Georgia lawmakers are wrestling with whether to adopt new food safety rules after a state peanut plant was linked to a salmonella outbreak that has sickened hundreds of people nationwide and may have caused as many as eight deaths.
The Senate Agriculture Committee debated a measure Monday that would require food makers to alert state inspectors within a day if a plant's internal tests show its products are contaminated. The bill would also force the companies to conduct the tests at least once a year to supplement surprise state and federal inspections.
The proposal is a response to the salmonella outbreak linked to a Peanut Corp. of America plant in Blakely, Ga. Investigators say the Lynchburg, Va.-based company knowingly shipped salmonella-laced products even after internal tests showed they were contaminated.
State law did not require the company to share those test results, and state officials say they may have been able to stop the outbreak if they'd known about them sooner.
"This gives us the tool to give us the red flag if a facility has some problems," said state Sen. John Bulloch, the chairman of the committee and the measure's sponsor.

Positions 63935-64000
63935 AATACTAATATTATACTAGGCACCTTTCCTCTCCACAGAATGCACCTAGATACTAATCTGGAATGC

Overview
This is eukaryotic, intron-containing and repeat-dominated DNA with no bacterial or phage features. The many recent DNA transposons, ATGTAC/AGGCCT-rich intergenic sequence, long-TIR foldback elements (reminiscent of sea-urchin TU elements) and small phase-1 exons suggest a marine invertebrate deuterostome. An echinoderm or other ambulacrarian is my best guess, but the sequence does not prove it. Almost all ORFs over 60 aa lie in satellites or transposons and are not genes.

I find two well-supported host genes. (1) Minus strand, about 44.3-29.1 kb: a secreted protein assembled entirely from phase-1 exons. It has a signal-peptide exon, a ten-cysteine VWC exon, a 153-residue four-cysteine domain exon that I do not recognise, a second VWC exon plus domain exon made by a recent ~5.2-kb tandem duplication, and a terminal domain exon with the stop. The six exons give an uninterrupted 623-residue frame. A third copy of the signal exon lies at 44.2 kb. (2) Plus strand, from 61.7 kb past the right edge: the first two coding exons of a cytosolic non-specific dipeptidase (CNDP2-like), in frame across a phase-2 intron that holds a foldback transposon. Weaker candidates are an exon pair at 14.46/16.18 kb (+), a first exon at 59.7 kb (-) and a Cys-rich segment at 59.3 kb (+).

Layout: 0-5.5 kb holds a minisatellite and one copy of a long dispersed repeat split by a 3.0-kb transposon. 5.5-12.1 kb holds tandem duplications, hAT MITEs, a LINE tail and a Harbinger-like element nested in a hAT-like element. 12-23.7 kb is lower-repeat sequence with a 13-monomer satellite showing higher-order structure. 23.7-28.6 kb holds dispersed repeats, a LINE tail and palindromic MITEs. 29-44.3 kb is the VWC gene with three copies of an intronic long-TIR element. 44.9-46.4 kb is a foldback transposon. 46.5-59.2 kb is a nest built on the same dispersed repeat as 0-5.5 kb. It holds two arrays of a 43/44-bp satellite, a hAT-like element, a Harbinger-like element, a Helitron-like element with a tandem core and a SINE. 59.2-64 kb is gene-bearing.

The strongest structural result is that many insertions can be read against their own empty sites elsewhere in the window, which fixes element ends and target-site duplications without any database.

Food safety experts, government groups and industry lobbies say they don't know of any other state that requires food manufacturers to share internal data.
Kathy Kuzava, president of the Georgia Food Industry Association, said the public needs to be reassured that private industry and the government are bolstering food safety efforts.
Georgia Agriculture Commissioner Tommy Irvin called for the changes in the aftermath of the outbreak, but has tempered his remarks lately by urging Congress to adopt similar requirements.
"We could have a strong law in Georgia, but if it's not followed by Congress, we could find ourselves in a position of driving out business," Irvin told members of a House food safety panel.
His department came under fire after a state inspector who toured the plant in October noted only two minor violations, but less than three months later federal agents who swarmed the plant found roaches, mold, a leaking roof and other problems.
Irvin defended his inspectors Monday, saying the state didn't have the resources to match the federal agents. He said his inspector spent half a day probing the plant on foot, while federal agents spent about two weeks there and had a lift to inspect the roof.
He is also pressuring lawmakers grappling with $2.2 billion in cuts to Georgia's budget to bolster funding to his department, which has some 60 food inspectors and 15 unfilled positions.